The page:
Revolutionary Road: A Novel of American Disillusionment and the Dangers of Suburbia

revolutionary roadTitle: Revolutionary Road

Author: Richard Yates

Publisher: Vintage Books

Pages: 355

Summary (from back of book): From the moment of its publication in 1961, Revolutionary Road was hailed as a masterpiece of realistic fiction and as the most evocative portrayal of the opulent desolation of the American suburbs. It’s the story of Frank and April Wheeler, a bright, beautiful, and talented couple who lied on the assumption that greatness is only just around the corner. With heartbreaking compassion and remorseless clarity, Richard Yates shows how Frank and April mortgage their spiritual birthright, betraying not only each other, but their best selves.

“That’s how we both got committed to this enormous delusion – because that’s what it is, an enormous, obscene delusion – this idea that people have to resign from real life and ‘settle down’ when they have families. It’s the great sentimental lie of the suburbs, and I’ve been making you subscribe to it all this time.”

If The Great Gatsby and the television series Mad Men had a love child, I am almost 100 per cent convinced that the result would be Revolutionary Road by Richard Yates. Take the sense of discontent and disillusionment that you have in The Great Gatsby and combine it with the flawed illusions of American suburbia and domestic life from Mad Men, and you’ll have a pretty accurate idea of what Revolutionary Road is is all about.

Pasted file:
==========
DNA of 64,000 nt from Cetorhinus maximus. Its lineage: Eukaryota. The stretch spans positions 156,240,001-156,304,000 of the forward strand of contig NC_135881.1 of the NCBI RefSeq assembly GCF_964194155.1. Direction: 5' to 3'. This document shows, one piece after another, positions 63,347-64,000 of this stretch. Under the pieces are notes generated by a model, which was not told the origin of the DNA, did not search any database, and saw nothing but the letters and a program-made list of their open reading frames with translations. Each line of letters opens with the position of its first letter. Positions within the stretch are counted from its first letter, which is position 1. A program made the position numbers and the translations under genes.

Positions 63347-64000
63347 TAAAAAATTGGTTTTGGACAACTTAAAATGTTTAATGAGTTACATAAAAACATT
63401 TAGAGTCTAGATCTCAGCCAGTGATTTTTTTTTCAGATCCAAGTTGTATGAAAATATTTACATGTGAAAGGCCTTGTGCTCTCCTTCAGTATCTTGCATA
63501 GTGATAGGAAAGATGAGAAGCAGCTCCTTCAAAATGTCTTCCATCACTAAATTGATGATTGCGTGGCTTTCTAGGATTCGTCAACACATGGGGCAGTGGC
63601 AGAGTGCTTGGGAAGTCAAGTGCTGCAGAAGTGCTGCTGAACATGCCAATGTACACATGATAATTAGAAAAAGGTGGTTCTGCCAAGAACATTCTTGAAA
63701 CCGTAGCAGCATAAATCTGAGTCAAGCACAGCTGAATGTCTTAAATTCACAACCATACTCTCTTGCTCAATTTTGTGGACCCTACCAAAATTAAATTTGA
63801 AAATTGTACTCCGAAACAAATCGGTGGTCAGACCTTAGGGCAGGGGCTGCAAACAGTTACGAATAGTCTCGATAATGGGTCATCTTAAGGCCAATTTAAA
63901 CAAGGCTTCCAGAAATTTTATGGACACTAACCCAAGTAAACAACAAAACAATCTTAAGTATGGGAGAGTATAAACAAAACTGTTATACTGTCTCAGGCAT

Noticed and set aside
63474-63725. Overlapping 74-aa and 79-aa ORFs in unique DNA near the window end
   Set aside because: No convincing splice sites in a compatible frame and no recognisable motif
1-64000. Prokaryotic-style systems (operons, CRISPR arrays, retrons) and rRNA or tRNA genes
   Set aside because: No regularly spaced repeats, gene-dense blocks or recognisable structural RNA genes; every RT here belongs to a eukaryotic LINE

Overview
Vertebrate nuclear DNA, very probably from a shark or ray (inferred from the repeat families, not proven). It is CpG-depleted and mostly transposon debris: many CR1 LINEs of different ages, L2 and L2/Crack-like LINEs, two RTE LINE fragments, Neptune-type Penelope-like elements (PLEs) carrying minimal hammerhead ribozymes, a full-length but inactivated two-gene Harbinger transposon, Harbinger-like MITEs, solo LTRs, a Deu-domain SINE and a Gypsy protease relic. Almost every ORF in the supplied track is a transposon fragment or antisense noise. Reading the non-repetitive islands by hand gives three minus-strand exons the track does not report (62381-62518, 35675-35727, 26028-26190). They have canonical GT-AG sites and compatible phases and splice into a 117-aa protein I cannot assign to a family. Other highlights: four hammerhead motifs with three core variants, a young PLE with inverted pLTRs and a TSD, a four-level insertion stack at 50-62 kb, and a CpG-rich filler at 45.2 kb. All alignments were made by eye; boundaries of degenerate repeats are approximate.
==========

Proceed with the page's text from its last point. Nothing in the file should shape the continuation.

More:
Now, Revolutionary Road is, in my opinion, a difficult book to review in the traditional sense of the word, as there isn’t much of a plot. I suppose if you really want to talk about plot, Revolutionary Road is about Frank and April Wheeler, a seemingly perfect couple who live in a seemingly perfect house in a seemingly perfect Connecticut suburb on a seemingly perfect street called Revolutionary Road. Once a couple of bright and talented young people for whom the world was an open book, Frank and April  feel they are being dragged down by the shallow, superficial world of American suburbia. In order to counteract this spiritual corruption and return to the interesting people they once were, Frank and April hatch a plan to move to Paris, where April can work in some foreign office and Frank can spend his days rediscovering himself. Over the course of the novel, however, this plan slowly falls to pieces and readers tragically watch as Frank and April become the people they always claimed to despise so fervently.

“It’s a disease. Nobody thinks or feels or cares any more; nobody gets excited or believes in anything except their own comfortable little God damn mediocrity.”

That, on a basic level, is a very brief description of Revolutionary Road. It’s an intriguing plot, to be sure, but it does this book no justice, for the beauty of Revolutionary Road lies not in the plot but in Yates’ beautiful writing style and its poignant psychological impact.